Top officials from Italy and Spain—the two European Union member states hit hardest by the coronavirus pandemic—praised the EU’s May 27 announcement of a €750 billion ($826.5 billion) recovery program to rescue the bloc from its worst economic crisis in its history.
But the stimulus package must still be negotiated, and the road ahead won’t be easy, they warned.
Vincenzo Amendola, Italy’s minister of European affairs, and Juan González-Barba Pera, Spain’s state secretary for the EU, spoke May 29 via Zoom with Alexis Crow of the Atlantic Council’s Global Business and Economics Program.
The conversation, introduced by Benjamin Haddad, director of the Council’s Future Europe Initiative, was co-sponsored by the National Italian American Foundation.
“These days are very tough, not just for Europe but also for the US and others. So we need to get out from this crisis with a recovery plan. It means investing in our industrial base and our value chain,” said Italy’s Amendola. “The EU must be more green, and more digital. We are ready to do whatever it takes to defend European solidarity for future generations.”
Spain’s González-Barba said “there was no other way out” of the upheaval caused by two months of lockdowns, which has devastated the economies of Europe.
In terms of loss of life, Italy as of May 29 ranked third in the world after the United States and Britain, with 33,142 deaths attributed to COVID-19; Spain was fifth, with 27,119 deaths.
Earlier this week, Christine Lagarde, president of the European Central Bank, predicted that the eurozone economy could shrink by up to 12 percent this year.
“We have been advocating for a sort of Marshall Plan since the beginning of the crisis, and it’s amazing what we’ve managed to do in these past eight weeks,” said González-Barba, Spain’s former ambassador to Turkey.
“The EU is built upon the wishes of our citizens, and we cannot lose the fight for public opinion,” he added. “In Spain, we’ve always been European enthusiasts, but lately, the EU’s wider acceptance has not been unanimous. Some parties have started to become euroskeptic, and it was important to receive such a boost in terms of support. Public opinion has reacted accordingly. But we still have to negotiate the whole package. It will be an uphill battle.”
Under the plan, which requires approval from all twenty-seven member states as well as the European Parliament, the EU will borrow €750 billion by issuing long-term government bonds on international markets, then distribute that money via €500 billion in grants to member states and €250 billion via loans.
Amendola said reaction to the announcement in Brussels was “fantastic” compared to the Greek financial panic of 2011-12, when huge divisions erupted between wealthier countries of Northern Europe and those in the south—including France, Italy, and Spain—which have called for a common EU response to the crisis.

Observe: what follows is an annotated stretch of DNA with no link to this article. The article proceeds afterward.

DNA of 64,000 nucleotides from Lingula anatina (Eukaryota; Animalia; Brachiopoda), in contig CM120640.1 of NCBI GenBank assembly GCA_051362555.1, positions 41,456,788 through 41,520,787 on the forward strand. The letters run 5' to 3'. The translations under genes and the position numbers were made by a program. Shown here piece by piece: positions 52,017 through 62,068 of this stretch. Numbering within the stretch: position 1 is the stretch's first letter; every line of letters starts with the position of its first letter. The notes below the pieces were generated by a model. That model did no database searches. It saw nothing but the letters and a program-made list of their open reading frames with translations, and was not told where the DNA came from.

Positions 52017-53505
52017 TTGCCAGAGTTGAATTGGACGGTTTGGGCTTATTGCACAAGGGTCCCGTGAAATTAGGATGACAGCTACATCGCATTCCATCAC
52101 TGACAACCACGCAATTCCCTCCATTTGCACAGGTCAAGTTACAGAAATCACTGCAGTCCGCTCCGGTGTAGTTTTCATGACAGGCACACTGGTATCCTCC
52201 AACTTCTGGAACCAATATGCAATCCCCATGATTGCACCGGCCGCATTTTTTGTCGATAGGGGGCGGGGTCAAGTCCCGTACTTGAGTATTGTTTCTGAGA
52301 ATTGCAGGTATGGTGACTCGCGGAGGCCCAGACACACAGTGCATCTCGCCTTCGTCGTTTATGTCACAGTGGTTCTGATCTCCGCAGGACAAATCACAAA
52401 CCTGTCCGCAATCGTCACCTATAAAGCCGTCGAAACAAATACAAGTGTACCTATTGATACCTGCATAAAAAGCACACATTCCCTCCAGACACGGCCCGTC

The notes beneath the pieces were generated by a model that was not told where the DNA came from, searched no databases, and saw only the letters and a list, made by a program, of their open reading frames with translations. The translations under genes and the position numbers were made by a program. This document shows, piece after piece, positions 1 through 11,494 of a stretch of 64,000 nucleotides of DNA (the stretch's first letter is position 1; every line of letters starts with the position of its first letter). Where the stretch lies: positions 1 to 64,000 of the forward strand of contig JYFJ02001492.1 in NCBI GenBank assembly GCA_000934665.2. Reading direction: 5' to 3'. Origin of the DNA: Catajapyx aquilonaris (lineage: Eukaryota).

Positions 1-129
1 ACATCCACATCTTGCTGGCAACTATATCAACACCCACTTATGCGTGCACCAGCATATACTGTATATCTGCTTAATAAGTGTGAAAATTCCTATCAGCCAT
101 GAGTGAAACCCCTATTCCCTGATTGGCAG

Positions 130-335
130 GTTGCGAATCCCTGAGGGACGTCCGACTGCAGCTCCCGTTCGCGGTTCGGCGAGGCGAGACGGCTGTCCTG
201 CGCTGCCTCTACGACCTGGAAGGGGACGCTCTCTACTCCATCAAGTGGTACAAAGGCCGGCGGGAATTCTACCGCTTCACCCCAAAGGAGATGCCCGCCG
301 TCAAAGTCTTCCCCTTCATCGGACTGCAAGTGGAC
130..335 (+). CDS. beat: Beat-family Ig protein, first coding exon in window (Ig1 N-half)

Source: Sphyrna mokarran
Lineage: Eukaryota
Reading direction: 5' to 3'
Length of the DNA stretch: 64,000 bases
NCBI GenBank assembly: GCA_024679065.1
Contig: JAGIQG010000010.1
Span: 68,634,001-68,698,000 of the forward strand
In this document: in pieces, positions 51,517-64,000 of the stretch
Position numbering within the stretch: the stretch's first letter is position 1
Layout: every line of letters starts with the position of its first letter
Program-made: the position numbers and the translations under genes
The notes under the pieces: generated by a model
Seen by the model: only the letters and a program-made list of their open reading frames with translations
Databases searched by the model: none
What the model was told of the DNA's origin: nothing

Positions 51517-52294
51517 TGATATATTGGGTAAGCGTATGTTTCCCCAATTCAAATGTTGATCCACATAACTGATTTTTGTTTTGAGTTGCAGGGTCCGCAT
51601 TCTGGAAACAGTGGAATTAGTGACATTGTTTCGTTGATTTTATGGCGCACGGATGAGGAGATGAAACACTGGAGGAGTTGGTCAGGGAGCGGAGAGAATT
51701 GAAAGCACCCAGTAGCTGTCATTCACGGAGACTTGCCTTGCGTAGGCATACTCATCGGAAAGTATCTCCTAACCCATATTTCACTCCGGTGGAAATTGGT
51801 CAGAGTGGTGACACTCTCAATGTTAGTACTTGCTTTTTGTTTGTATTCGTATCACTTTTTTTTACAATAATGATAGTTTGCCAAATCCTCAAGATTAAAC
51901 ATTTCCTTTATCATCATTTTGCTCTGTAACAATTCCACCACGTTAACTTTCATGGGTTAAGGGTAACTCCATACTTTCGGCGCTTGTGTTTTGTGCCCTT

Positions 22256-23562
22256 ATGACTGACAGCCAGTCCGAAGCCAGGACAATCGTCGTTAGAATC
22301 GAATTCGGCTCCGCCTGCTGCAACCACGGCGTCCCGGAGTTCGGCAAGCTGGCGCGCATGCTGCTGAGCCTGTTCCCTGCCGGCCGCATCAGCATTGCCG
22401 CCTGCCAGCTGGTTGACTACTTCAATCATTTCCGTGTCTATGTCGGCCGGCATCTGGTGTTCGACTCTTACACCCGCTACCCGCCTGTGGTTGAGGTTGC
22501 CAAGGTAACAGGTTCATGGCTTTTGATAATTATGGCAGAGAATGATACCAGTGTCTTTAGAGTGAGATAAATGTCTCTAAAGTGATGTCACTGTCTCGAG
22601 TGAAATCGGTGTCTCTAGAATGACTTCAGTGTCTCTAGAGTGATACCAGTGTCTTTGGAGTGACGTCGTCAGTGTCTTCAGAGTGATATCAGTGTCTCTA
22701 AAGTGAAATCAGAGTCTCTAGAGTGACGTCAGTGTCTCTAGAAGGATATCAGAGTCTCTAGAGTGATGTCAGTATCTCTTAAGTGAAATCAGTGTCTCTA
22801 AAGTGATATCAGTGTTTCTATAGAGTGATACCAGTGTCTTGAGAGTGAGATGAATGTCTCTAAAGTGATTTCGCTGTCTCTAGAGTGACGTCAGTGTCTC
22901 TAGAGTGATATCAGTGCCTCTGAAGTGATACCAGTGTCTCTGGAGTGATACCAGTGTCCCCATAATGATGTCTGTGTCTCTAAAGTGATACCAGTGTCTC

“Twenty-seven countries with different narratives, are uniting and standing together to defend the European architecture. For the first time, we’ve borrowed on the market. It’s a question of investment,” Amendola said. “We have to react against the recession, but also invest in new industrial bases and a green vision for the future.”
Gonzalez-Barba noted that “even in the so-called frugal countries, economists, and think tanks are advocating for a strong fiscal stimulus to get us out of this crisis.”
To be sure, Sweden and the Netherlands are likely to raise objections when EU member states meet June 18 to thrash out the details. Yet Germany and France appear to be on board. González-Barba said that Germany—with 83.2 million people and a gross domestic product of $3.9 trillion—is the EU’s most powerful member state, and that “German leaders tend to see with greater ease than others where national and European interests lie.”
Asked how capital markets are likely to respond to the EU’s unprecedented levels of spending, he said Spain has seen a surge in savings accounts as households worry about the future in the absence of a vaccine against COVID-19.
“First of all, this is a one-off crisis. There will be frontloading vast amounts of funds that are going to be raised on the market. It should not be a precedent,” González-Barba replied. “In this case, there was no moral hazard implied. We have been growing at about 3 percent consistently in the last four to five years, and had reduced unemployment from the heights reached in 2012—nearly 25 percent here in Spain—so no one can accuse us of not implementing reforms.”
Another lesson learned from the eurozone crisis is that “no one should be left behind,” he said, recalling the 2017 EU Social Summit in Gothenburg, Sweden, which leaders presented a European Pillar of Social Rights. “This is an issue that as a progressive government we want to push,” he said. “The EU is not only about capital and markets, but also social issues.”
González-Barba said several times that it’s in the EU’s DNA to take a multilateral approach to such crises, leading him to predict that “frankly, I think there won’t be any vetoes” when the €750 billion stimulus package comes up for a vote.
“We will manage to reach a compromise in which nobody will be 100 percent satisfied,” he said, “but nobody will be 100 percent unsatisfied either.”
Larry Luxner is a Tel Aviv-based freelance journalist and photographer who covers the Middle East, Eurasia, Africa and Latin America. Follow him on Twitter @LLuxner.
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